01 December 2018

AM/FM Radio In The Shack?

Do you keep a consumer grade AM & FM radio in your shack?

Tecsun PL-310ET atop my Yaesu FT-991 - small but packed with features

Many of you will say, "Why bother? My all-mode rig does just fine."

True enough, but what happens in an emergency when you need to monitor both broadcast radio (say, for weather updates) and you are also working an HF disaster net? Some may say, "I'll just use my HT." OK, that may work. Lots of new(er) HTs  have the ability to pull in AM & FM broadcast bands. But what if you need to use the HT to monitor the local repeaters? Of course you could set up a scan memory group and roll the broadcast bands into a scan setup... at some point the issue over-complicates itself. The best approach? Get a good AM/FM receiver and incorporate it as part of your shack setup.

There are a lot of really good, and inexpensive, AM/FM/SW radios on the market. Sadly, many of the old-line makers of top-notch receivers like Sony, Panasonic, Grundig and Drake have either left the market, have been sold off to holding companies and are little more than badge names on second-tier electronics, or have gone under altogether. The good news is that several Chinese manufacturers have stepped into the market in a big way. You see, in most of the developing world (that would be what we call the 'third world') broadcast radio is still big, and it's a primary means of information and entertainment dissemination. Not everyone has gigabit internet service and a MacBook Pro. So Chinese manufacturers like Tecsun have moved into the portable AM/FM/SW receiver market in a big way, bringing great performing DSP-based radios to market at very low prices. Then there is a last holdout American firm, CC Crane, that still takes portable AM, FM & SW listening seriously, and makes an outstanding line of high performance, reasonably priced radios.

So what qualities does a good portable radio need to have to be considered for inclusion in a ham shack for emergency purposes? Well, for starters, good AM & FM reception. Next, the ability to run on common battery types (AAA, AA or D-cells). And last, the ability to accommodate an external long wire antenna, either a clip-on or plug-in design, for improved reception.

Down through the years I've collected (really, more like accumulated) a lot of portable AM/FM radios:

  • Several classic (and very fussy) GE SuperRadios - a very good design that was a favorite of AM DXers for decades. Too bad GE/RCA didn't give a damn about quality control
  • C Crane CC Radio EP - a product improved SuperRadio. Discontinued, but replaced by a better performing DSP model, the CC Radio EP Pro
  • A classic old Panasonic RF-505 - amazing FM sound quality. It shows what the old-line Japanese makers were capable of when they were at the top of their game
  • Tecsun PL-310ET  - a diminutive little radio (about the size of a large brick of sharp cheddar cheese) that probably offers the best bang-to-buck ratio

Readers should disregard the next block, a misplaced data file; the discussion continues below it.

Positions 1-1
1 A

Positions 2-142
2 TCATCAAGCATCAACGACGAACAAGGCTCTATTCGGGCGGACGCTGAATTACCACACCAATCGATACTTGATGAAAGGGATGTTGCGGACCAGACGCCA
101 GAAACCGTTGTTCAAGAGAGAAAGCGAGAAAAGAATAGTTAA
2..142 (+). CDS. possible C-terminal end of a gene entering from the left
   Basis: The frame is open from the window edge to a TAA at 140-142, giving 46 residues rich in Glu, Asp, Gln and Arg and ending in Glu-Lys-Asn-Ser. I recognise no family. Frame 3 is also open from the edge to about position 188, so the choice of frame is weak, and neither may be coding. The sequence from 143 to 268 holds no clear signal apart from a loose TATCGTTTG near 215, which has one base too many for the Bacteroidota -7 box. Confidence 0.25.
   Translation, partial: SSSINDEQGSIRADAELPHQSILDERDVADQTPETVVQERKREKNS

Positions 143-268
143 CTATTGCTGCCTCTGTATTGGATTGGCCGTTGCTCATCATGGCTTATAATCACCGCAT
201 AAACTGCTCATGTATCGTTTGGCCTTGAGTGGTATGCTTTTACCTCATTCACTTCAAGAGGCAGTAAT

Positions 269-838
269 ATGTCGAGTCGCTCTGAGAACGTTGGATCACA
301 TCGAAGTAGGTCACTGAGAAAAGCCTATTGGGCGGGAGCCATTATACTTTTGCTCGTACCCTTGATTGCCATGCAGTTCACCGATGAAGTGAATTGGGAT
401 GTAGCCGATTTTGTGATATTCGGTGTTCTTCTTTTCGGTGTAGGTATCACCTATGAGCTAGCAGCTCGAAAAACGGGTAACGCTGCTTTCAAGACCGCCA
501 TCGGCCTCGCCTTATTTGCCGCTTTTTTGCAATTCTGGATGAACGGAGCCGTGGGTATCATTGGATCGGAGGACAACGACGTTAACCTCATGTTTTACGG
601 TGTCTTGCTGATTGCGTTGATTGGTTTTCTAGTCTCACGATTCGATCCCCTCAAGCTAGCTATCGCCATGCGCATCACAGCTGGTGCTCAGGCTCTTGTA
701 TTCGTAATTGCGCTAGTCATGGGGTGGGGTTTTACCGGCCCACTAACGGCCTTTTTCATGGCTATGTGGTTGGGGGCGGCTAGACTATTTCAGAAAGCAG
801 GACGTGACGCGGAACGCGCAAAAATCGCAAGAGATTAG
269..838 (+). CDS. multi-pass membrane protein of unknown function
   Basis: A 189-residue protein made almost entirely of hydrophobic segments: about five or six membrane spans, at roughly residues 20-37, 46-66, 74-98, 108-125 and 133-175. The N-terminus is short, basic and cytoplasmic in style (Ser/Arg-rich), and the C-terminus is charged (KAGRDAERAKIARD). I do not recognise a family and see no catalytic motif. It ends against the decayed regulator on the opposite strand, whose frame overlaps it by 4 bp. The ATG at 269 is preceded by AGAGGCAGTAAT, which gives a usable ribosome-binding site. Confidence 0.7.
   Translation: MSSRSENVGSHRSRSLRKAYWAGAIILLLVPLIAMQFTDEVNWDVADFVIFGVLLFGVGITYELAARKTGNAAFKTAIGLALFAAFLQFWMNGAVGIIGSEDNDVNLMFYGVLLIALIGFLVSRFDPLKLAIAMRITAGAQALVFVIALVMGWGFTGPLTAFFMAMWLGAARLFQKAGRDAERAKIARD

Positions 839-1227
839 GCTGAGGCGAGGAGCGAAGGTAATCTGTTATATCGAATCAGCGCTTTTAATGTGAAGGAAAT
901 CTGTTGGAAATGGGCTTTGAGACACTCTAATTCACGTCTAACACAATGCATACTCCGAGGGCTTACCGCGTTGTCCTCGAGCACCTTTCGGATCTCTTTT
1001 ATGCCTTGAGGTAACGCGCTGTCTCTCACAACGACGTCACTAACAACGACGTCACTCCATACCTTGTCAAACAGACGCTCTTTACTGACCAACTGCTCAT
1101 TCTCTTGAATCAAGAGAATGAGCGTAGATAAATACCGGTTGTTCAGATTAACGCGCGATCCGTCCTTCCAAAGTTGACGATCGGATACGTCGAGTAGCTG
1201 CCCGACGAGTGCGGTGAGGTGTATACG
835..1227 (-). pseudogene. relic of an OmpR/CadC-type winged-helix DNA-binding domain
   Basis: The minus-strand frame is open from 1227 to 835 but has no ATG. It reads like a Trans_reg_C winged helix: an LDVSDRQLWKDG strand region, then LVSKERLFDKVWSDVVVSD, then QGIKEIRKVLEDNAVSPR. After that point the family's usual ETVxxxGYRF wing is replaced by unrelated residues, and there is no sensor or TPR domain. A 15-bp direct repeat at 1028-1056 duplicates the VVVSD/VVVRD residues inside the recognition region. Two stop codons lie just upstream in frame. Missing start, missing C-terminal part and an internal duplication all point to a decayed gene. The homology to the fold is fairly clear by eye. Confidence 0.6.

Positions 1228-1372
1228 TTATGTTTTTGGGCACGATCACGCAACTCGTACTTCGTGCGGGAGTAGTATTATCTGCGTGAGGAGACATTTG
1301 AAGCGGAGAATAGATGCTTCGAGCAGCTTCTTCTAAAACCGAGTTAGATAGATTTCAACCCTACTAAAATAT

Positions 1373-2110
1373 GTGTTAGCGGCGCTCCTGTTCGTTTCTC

• C Crane CC Solar Observer - a seemingly awkward mash-up of AM/FM radio, weather radio, an LED flashlight and a solar and hand-cranked dynamo charger. But guess what - it works, and works quite well!
  • Tecsun PL-880 - a simply amazing AM/FM/SW (USB/LSB) receiver that uses a hard-to-find battery
  • C Crane Skywave - another diminutive top performer, but a bit pricey. Proof that C Crane knows how to design & build radios. This radio was recently updated to a full USB/LSB version
  • Tecsun PL-365 - a revision of a design made for CountyComm by Tecsun for a US 'three letter agency' looking for  a small general coverage receiver that could fit in a bug-out bag. A remarkably good radio with an unusual (but very effective) external AM antenna. 
  • Freeplay FPR2 wind-up and solar powered AM/FM radio. This is the radio, along with some sort of goofy wind-up laptop running Linux, that was going to save the third world from itself. The thing is heavy, flimsy and makes a gawd-awful racket while the wind-up dynamo is running. But it has decent AM & FM reception, and is quirky enough to cause me to hang onto it as an example of the precursor to the current generation of 'wind-up' radios.

You can see a pattern here - I like Tecsun and C Crane radios.

But which one would I run in my shack during an emergency to monitor local broadcast stations? Remember, my criteria are good AM & FM reception, the ability to run on commonly available batteries and the ability to accept an external antenna to improve reception.

My first reaction is to reach, almost reflexively, for the Tecsun PL-880. It is an outstanding receiver in all respects. But it has one huge failure - it uses non-standard and hard to find lithium-ion 3.7 volt batteries that can only recharge via USB while in the radio. Sorry, but I have enough to worry about without wondering if I've got the right kind of batteries on hand for my radio.

Next I'd reach for the C Crane Skywave. Excellent AM & FM reception, and really nice stereo FM reception with earphones. But for normal listening the speaker is too small and 'tinny'. A great bug-out radio though.

So what does this selection really come down to? The plain-jane AM/FM only C Crane CC Radio EP. It offers excellent AM & FM performance (FM sounds really good out of the big main speaker), runs on D-cells, offers precise tuning with good selectivity, has a very effective FM whip antenna, a 'tunable' AM antenna and the ability to accept a simple long wire antenna to improve reception. This isn't just a good radio to have around for emergencies, it's an enjoyable radio to listen to at any time.

CC Radio EP  - a truly great AM/FM portable

So what do you have on-hand for AM/FM reception? Remember, the day before the ice storm is a lousy time to decide you need a broadcast band radio. And Amazon doesn't deliver on ice skates.

W8BYH out


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